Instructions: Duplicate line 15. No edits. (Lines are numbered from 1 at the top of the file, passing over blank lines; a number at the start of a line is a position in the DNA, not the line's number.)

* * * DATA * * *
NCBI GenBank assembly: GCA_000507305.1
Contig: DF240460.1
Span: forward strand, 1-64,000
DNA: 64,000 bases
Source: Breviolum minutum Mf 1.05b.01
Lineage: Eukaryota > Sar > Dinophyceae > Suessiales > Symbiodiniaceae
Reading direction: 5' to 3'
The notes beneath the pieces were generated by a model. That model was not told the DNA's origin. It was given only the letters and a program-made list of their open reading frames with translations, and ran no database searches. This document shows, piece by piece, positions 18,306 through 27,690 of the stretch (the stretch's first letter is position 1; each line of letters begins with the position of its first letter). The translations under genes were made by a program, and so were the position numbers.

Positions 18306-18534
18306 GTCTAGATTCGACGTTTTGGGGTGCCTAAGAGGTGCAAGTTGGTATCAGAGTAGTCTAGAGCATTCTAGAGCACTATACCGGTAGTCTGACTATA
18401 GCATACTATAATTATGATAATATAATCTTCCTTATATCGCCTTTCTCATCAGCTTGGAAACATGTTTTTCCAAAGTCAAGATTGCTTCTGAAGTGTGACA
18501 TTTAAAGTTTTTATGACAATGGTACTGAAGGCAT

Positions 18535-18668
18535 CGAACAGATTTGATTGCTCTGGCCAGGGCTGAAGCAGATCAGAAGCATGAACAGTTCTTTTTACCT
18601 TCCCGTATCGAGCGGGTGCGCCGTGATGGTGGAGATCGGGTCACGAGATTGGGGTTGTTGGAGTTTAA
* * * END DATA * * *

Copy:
18601 TCCCGTATCGAGCGGGTGCGCCGTGATGGTGGAGATCGGGTCACGAGATTGGGGTTGTTGGAGTTTAA